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The Eighteenth Arkansas Infantry was a regiment that served in the Confederate army in both the Western Theater and in the Trans-Mississippi. (Another regiment was also briefly known as the Eighteenth Arkansas before being renamed the Third Confederate Infantry.)
The unit consisted of ten companies from across central, southern, and eastern Arkansas. The companies represented Jefferson, Dallas, Prairie, Arkansas, St. Francis, Saline, and Ouachita counties. Organized in DeValls Bluff (Prairie County) on April 2, 1862, the regiment joined the majority of Confederate troops in the state as they moved east of the Mississippi River after the Battle of Pea Ridge. The first colonel of the unit was David Carroll from Jefferson County.
Moving to Fort Pillow on the Mississippi River in Tennessee, the unit suffered from a measles outbreak that eventually killed about 165 men in the regiment. Others who survived were so weakened that they were discharged from active service. The unit saw its first action at the fort on April 15, 1862, when a flotilla of Union gunboats shelled the position. The regiment did not suffer any casualties.
The regiment moved to Corinth, Mississippi, and joined a brigade under Brigadier General William Cabell. The brigade also consisted of Nineteenth, Twentieth, and Twenty-First Arkansas Infantry Regiments, as well as the Eighth Arkansas Infantry Battalion. Col. Carroll resigned his commission, and Lieutenant Colonel John Daly replaced him as the commander of the regiment. An additional battalion was formed from the regiments of the brigade, with each unit supplying men. The new unit was known as the Twelfth Arkansas Battalion, and the men from the Eighteenth Arkansas made up Company A of the unit. Seeing action at the Second Battle of Corinth on October 4, 1862, the regiment had twelve killed, thirty-four wounded, and eighty-two missing. Daly received a mortal wound in the battle and died the following day. Major Robert Crockett was promoted to colonel on the same day and took command of the regiment.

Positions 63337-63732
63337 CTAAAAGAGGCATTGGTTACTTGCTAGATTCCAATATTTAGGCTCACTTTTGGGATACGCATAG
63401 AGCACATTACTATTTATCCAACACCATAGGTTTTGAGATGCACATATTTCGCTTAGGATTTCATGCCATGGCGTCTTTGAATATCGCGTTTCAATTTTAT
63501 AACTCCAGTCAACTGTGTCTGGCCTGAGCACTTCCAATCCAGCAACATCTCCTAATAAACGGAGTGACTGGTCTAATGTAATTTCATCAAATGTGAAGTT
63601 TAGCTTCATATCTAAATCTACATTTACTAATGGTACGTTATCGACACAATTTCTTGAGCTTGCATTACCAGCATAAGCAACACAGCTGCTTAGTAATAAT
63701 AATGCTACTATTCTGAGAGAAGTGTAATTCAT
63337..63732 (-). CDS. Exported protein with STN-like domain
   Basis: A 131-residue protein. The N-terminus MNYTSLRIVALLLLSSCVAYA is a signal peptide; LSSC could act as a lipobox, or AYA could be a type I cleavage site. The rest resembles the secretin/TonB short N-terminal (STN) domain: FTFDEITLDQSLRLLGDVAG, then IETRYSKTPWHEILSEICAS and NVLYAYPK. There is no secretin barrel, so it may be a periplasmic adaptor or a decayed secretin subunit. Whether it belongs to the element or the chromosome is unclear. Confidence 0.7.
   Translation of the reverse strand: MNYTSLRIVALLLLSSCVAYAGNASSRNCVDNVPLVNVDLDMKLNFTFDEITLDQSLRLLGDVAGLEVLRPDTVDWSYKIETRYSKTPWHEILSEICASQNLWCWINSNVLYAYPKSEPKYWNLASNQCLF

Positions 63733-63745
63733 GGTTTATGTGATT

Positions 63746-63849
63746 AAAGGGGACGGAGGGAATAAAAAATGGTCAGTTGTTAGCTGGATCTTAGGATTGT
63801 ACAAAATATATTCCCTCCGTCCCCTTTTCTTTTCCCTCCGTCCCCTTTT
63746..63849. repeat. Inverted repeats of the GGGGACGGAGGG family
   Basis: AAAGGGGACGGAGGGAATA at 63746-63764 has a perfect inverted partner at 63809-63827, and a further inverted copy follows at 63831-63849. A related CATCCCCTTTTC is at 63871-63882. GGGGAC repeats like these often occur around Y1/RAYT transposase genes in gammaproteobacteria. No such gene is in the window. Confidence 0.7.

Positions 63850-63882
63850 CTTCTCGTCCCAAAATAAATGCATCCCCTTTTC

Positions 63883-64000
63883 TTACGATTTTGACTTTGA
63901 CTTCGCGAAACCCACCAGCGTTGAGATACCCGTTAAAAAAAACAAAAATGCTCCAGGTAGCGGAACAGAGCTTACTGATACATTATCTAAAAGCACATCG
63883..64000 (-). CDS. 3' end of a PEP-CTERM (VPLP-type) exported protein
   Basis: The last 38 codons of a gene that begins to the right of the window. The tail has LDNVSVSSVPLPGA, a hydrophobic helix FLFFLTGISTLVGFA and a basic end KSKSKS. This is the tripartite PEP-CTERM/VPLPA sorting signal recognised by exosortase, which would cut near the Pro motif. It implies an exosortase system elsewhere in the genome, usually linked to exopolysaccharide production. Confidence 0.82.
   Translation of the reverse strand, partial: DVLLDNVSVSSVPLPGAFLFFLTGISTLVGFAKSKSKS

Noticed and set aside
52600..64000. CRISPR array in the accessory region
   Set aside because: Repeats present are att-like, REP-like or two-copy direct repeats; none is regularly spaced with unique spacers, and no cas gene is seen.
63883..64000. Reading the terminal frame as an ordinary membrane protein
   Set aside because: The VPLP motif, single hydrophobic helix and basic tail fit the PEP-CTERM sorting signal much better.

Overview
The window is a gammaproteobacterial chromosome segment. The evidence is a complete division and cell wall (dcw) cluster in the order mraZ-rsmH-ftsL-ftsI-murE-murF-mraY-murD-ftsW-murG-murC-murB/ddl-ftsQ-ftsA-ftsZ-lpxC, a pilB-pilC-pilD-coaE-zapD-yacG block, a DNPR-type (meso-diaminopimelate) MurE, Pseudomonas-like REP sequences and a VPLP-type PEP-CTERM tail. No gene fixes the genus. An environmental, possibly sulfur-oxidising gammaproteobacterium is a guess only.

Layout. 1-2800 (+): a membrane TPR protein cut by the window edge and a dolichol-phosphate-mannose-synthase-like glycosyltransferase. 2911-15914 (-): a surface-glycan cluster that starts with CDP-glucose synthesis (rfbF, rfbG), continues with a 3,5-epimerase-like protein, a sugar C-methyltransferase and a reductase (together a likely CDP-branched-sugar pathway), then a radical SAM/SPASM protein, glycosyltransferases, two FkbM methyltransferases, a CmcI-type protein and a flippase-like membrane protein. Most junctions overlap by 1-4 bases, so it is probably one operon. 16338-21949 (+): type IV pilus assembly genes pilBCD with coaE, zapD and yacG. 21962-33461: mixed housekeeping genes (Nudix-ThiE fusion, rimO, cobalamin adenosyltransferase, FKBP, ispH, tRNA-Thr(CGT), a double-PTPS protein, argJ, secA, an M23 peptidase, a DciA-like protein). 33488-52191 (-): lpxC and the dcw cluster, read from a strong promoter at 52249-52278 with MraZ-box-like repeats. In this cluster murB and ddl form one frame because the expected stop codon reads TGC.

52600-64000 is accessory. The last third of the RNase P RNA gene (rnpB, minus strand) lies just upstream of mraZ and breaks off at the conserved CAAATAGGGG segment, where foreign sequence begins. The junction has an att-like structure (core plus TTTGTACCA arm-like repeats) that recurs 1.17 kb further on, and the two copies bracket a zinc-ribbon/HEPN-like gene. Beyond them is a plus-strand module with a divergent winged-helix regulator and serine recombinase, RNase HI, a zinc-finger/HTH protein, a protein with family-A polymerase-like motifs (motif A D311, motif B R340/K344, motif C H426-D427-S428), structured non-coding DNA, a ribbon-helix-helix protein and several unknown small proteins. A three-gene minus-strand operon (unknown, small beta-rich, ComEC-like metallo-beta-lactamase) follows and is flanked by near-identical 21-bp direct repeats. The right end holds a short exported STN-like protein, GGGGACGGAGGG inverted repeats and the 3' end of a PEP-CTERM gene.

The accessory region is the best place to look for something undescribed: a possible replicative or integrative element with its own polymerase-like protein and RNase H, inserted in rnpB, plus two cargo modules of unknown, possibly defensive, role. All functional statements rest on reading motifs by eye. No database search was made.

The Eighteenth Arkansas was transferred to the Department of Mississippi and East Louisiana, where it joined a brigade under the command of Brigadier General William Beall. Due to losses from sickness at the Second Battle of Corinth, the regiment was consolidated with the Fourteenth and Twenty-Third Arkansas Infantry Regiments. The other units in the brigade included the consolidated Eleventh and Seventeenth Arkansas and Johnson’s Fifteenth Arkansas. Part of the garrison of Port Hudson, Louisiana, the Eighteenth worked to strengthen the fortifications at the Mississippi River port.
Participating in the siege that took place from May until July 9, 1863, the regiment surrendered with the rest of the Confederate garrison. The enlisted men of the regiment were paroled, while the officers were held in prison camps for the remainder of the war. Two lieutenants of the regiment escaped while being transported up the Mississippi River by jumping overboard between Napoleon (Desha County) and Helena (Phillips County).
The enlisted men returned to Arkansas, where they reorganized into a mounted infantry regiment. The Nineteenth and Twentieth Arkansas Infantry regiments and the Twelfth Arkansas Infantry Battalion were also mounted, and they joined the Eighteenth in a brigade under the command of Brigadier General Thomas Dockery. The brigade engaged Union troops who were part of the ill-fated Camden Expedition, fighting in the Action at Marks’ Mills.
In the autumn of 1864, the regiment consolidated with the Twelfth and Twenty-Third Arkansas Infantry regiments and the Eighth and Twelfth Arkansas Infantry battalions to form the Second Arkansas Consolidated Infantry. All of these units were captured at Port Hudson and served in the Trans-Mississippi after their parole.
Serving in Arkansas and Texas, the unit was surrendered along with the rest of the Confederate army in the Trans-Mississippi on May 26, 1865. The unit disbanded, and the men returned home without formally surrendering.
Another unit was known as the Eighteenth Arkansas for one month during its service. The First Arkansas Infantry Battalion organized in 1861 as part of Hindman’s Legion. Companies from Mississippi and Tennessee were added to the battalion to bring it up to full strength, and it was named the Eighteenth Arkansas Infantry on January 1, 1862. On January 31, the unit was renamed as the Third Confederate Infantry, as it contained companies from several states.
For additional information:
Reynolds, Robert. Into the Mouth of the Cannon: A Historical Biography of the 18th Arkansas Infantry and the Civil War in the Western Theater from 1860 to 1863. Bloomington, IN: Authorhouse, 2007.
Henderson State University
Last Updated 1/18/2017
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